Political party affiliation



How did you determine your political party affiliation? Were you “born into it?”  Did you want to support a particular presidential candidate in a primary election?  Did something happen —-historically or otherwise—- which “encouraged” your decision?

According to a 2014 analysis done by the Pew Research Center, 39 percent of registered voters call themselves Independents.  Reasons cited for this include desires to vote for issues rather than political parties, failure of political parties to align with one’s full set of beliefs, desires to determine one’s vote without the instruction of a political party, an inability to feel “welcomed” in either the Republican or Democratic Parties, and one’s frustration with the “political blame game.”

Meet Condoleezza Rice, Ph.D.  Rice served as the 66th United States Secretary of State in the administration of President George W. Bush. This history maker was the first female African-American Secretary of State, the first woman to serve as National Security Advisor —-a role she fulfilled during President Bush’s first term—and the youngest person, as well as, the first woman and first black to be named provost of Stanford University.

Among a long list of accomplishments, Rice is currently the Denning Professor in Global Business and the Economy at the Stanford Graduate School of Business; the Thomas and Barbara Stephenson Senior Fellow on Public Policy at the Hoover Institution; and a professor of political science at Stanford University.

Although a Republican today, Rice was first a Democrat.  Having been born in 1954 in Birmingham, Ala., at a time when the South was notoriously and racially segregated, Rice is no stranger to the complexities of race relations in America.  Note, one of her kindergarten classmates was among the four girls killed in the 1963 bombing of a Baptist church by white supremacists.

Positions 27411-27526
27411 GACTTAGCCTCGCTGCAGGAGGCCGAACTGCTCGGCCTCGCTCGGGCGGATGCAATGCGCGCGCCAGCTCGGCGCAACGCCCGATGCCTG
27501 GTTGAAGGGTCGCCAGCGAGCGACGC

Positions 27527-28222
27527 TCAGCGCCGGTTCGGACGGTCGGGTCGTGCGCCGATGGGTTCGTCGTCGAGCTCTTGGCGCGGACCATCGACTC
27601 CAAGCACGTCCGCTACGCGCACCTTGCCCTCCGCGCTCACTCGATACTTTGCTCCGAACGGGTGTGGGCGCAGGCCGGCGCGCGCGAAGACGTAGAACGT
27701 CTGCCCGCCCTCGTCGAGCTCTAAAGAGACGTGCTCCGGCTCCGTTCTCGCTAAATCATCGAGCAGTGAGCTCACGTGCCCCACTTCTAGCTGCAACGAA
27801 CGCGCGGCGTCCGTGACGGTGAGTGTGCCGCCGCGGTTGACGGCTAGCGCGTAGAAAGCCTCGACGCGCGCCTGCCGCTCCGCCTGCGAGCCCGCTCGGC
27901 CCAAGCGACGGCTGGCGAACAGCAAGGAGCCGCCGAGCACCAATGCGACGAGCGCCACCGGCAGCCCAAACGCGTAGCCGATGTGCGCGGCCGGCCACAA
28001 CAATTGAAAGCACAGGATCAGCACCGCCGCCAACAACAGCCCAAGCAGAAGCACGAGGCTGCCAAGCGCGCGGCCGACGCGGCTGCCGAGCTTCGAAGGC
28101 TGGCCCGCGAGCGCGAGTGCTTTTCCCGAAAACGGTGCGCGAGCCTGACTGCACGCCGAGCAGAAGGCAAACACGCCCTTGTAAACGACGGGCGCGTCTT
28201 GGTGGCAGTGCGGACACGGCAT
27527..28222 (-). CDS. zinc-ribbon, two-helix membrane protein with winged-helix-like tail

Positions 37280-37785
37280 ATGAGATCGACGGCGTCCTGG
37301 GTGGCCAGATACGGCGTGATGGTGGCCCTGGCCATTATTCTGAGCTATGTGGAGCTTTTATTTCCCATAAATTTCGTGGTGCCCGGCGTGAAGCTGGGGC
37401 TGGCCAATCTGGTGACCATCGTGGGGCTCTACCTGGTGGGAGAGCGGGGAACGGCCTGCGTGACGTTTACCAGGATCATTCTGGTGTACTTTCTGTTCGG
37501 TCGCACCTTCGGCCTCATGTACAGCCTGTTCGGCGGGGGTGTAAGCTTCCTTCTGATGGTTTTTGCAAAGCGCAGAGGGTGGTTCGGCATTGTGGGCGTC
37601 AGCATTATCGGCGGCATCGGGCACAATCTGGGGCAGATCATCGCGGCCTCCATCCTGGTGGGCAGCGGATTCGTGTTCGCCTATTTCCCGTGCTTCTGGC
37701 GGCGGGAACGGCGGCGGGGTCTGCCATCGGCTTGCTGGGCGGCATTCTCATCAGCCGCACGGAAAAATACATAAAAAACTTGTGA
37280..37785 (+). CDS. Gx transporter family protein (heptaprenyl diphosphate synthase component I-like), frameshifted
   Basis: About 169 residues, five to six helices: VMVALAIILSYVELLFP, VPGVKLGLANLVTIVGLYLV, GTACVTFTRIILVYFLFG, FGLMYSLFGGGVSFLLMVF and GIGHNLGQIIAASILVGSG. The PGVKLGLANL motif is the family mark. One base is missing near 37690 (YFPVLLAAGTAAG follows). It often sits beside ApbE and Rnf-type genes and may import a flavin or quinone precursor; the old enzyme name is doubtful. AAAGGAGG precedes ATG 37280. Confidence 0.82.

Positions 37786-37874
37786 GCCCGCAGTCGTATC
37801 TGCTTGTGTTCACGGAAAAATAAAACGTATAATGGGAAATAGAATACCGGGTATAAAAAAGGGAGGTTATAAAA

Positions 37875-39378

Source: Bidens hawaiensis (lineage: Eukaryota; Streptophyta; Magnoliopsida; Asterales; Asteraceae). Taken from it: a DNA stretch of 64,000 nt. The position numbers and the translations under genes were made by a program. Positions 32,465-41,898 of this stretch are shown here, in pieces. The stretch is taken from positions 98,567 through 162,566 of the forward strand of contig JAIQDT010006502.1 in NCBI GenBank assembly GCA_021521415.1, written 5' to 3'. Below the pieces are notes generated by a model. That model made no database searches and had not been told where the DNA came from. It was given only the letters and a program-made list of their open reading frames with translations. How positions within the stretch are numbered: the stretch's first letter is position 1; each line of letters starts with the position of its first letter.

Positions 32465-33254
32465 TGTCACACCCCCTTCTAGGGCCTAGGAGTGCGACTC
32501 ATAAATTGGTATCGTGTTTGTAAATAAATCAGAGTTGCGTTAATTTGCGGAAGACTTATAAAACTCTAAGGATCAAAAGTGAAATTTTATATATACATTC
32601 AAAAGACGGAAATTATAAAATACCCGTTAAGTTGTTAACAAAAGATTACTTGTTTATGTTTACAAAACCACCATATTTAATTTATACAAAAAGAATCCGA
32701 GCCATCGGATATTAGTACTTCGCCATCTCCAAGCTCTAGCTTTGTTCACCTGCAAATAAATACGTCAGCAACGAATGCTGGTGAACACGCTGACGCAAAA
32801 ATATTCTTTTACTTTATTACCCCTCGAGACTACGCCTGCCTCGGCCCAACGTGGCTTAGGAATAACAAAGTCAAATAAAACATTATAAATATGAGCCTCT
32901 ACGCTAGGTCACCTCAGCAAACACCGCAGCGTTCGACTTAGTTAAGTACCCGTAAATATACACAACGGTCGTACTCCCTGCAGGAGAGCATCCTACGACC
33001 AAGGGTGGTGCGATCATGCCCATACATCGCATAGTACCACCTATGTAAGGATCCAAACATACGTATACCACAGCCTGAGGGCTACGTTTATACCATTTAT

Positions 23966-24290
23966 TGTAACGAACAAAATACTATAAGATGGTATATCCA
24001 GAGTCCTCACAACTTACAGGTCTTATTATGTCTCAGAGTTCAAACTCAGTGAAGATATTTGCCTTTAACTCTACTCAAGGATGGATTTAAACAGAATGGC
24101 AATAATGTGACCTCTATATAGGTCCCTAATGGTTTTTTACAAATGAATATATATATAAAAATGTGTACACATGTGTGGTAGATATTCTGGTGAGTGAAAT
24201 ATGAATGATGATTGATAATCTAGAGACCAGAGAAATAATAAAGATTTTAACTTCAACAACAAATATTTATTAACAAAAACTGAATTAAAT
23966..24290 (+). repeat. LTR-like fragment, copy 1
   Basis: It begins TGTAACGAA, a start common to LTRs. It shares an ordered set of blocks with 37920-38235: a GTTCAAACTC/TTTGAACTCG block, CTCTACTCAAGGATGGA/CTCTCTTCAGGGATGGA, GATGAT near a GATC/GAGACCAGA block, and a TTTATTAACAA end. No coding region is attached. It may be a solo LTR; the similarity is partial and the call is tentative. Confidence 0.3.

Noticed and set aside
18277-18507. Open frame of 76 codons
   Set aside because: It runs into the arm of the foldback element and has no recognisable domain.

In 1975, Rice worked as an intern in the Bureau of Educational and Cultural Affairs in the State Department during the Administration of President James Earl (“Jimmy”) Carter, Jr.  She was a Democrat then, but in 1982 Rice changed her political party affiliation to Republican.  She has given two main reasons for during so.

One reason, Rice disapproval of President Carter’s response to the 1979 Soviet Union’s invasion to Afghanistan. Rice cited the other reason at the 2000 National Republican Convention.  There she said, “The first Republican that I knew was my father John Rice and he is still the Republican that I admire most. My father joined our Party because the Democrats in Jim Crow Alabama of 1952 would not register him to vote. The Republicans did.”

How many choose their political party affiliation for personal reasons?

During a press conference on the Nov. 5, 2008, then-Secretary of State Rice looked proud while stating, “President-elect Obama was inspirational and I’m certain that he will continue to be. The Department of State will do everything that it can and I will personally do everything that I can to make sure this is a smooth transition…One of the great things about representing this country is that it continues to surprise; It continues to renew itself; It continues to beat all odds and expectations. You just know that Americans are not going to be satisfied until they really do form that perfect union and while the perfect union may not ever be in sight, we just keep working at it and trying. And I just want to close on a more personal note.  As an African-American I am especially proud because this is a country that has overcome a long journey in terms of overcoming {inaudible} and making race not the factor in our lives. That work is not done but yesterday was obviously an extraordinary step forward and I wanted to have an opportunity to say that to you…”

Rice consciously decided her political party affiliation. How could she have known that her decision would position her to offer Mr. Barack Obama a friendly face and assist with making his presidential transition a smooth one?  How could anyone?

Keisha Bell is an Attorney, author and public servant.

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